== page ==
The Salt Lake Valley Health Department (SLVHD) has announced that a case of hepatitis A in a food worker employed at a local restaurant has been confirmed and they are urging some patrons to receive a preventive inoculation.
Health department officials say that people who ate at Quiznos at 30 East Broadway (300 South) in Salt Lake City on August 6 and 7 may be at risk for developing hepatitis A and should receive an injection of immune globulin (IG) or hepatitis A vaccine as soon as possible. These people can obtain a vaccination at the SLVHD City Clinic at 610 South 200 East today (August 19) until 5pm, tomorrow (August 20) from 8:30am to 6:30pm and Saturday (August 21) from 8:00am to 12 noon. The cost of vaccinations will be covered by Quiznos.
People who ate at the restaurant on these dates and who are not currently in the Salt Lake valley area are urged to contact their state or local public health department or their health care provider.
Additionally, people who ate at the restaurant between July 27th and August 5th may also have been exposed but would not benefit from the immunizations because immunizations must be given within 14 days of exposure. These people should watch for signs of hepatitis A and contact their health care provider if they develop illness.
Immune globulin and/or the hepatitis A vaccine can prevent infection if given within 14 days of exposure. People between ages 1 and 40 can receive hepatitis A vaccine; infants and people over 40 should receive immune globulin. If you have received the hepatitis A vaccine series, you do not need to be revaccinated.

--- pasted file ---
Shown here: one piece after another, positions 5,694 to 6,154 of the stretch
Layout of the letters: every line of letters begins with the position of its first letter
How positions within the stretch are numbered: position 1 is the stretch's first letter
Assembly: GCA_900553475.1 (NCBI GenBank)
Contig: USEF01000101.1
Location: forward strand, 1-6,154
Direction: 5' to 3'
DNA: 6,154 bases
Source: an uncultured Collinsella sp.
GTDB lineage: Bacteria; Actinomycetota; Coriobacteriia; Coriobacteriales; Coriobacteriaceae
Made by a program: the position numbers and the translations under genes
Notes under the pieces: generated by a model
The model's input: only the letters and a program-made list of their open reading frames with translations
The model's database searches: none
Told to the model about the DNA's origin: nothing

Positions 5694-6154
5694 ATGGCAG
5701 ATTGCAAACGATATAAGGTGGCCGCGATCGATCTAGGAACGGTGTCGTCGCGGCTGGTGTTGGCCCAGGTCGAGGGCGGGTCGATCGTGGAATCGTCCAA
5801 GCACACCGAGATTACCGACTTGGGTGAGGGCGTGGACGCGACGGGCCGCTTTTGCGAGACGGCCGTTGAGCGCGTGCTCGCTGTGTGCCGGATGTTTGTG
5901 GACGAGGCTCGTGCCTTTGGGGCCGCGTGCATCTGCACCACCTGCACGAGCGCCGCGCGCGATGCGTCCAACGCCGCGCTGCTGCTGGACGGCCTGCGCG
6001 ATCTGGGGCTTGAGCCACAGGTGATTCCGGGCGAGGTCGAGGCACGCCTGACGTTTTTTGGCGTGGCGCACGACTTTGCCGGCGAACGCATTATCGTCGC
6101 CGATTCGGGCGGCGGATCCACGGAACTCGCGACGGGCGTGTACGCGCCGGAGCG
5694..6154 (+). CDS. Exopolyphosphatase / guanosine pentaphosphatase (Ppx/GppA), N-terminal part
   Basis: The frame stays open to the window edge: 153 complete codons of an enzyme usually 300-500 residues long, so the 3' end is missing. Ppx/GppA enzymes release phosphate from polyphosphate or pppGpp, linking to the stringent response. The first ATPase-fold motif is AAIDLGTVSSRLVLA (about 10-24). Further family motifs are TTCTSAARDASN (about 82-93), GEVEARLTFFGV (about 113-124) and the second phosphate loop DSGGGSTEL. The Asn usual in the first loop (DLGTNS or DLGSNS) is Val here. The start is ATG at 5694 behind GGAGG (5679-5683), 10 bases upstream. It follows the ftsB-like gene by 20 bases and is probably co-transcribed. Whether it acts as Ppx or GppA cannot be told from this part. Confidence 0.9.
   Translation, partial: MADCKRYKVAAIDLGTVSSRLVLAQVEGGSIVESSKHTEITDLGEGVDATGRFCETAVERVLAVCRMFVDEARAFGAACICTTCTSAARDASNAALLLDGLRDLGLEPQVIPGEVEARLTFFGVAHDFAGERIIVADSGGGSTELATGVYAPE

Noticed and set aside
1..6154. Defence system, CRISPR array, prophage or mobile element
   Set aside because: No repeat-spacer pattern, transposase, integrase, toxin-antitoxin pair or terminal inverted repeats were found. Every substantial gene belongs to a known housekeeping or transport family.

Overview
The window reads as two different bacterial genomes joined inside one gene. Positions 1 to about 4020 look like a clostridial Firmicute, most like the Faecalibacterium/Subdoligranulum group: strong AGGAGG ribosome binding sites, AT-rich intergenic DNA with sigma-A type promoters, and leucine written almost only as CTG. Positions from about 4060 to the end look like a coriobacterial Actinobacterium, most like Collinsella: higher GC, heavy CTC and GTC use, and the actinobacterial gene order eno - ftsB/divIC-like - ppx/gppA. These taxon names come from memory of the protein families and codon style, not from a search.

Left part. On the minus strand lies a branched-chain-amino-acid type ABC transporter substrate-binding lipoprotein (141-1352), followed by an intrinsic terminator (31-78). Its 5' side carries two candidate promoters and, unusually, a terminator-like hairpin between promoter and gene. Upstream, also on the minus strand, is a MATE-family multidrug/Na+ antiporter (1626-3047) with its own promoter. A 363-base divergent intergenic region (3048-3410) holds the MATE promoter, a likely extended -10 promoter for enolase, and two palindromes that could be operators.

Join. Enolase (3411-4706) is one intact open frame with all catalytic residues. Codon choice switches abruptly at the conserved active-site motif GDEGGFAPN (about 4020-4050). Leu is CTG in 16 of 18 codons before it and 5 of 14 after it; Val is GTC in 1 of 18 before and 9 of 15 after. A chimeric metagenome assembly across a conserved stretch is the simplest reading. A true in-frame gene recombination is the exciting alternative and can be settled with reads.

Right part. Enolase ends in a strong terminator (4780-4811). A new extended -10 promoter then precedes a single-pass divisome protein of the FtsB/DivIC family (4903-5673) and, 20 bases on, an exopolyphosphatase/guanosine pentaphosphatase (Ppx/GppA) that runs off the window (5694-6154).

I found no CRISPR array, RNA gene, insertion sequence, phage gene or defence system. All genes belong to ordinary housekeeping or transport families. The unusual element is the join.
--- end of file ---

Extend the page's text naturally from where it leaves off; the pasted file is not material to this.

Early signs of hepatitis A appear 2-6 weeks after exposure. Symptoms commonly include an abrupt onset of fever, loss of appetite, nausea, vomiting, diarrhea, tiredness, pain in the upper right side of the abdomen, dark urine and jaundice (yellowness of eyes or skin).
The disease varies in severity, with mild cases lasting two weeks or less and more severe cases lasting 4-6 weeks or longer. Some individuals, especially children, may not develop jaundice and may have an illness so mild it can go unnoticed. However, even mildly ill persons can be highly infectious. Persons with symptoms suggestive of hepatitis should consult a physician immediately, even if symptoms are mild.
Hepatitis A virus is spread as a result of fecal contamination (fecal-oral route) and may be spread from person to person through close personal or intimate contact or through food handling. The virus is commonly spread by contaminated food or beverages. Persons are at increased risk of acquiring hepatitis A when they have been in close and continuous contact with an infected person.
Quiznos Restaurant Inspection Information No other Quiznos restaurants have been affected by this Hep A exposure. SLVHD restaurant inspection records show that the Quiznos restaurant has had very good inspections in the past and the restaurant management is cooperating fully with the investigation. There are no other confirmed hepatitis A cases related to the restaurant at this time and the restaurant is still open for business. There is no risk of exposure at this time.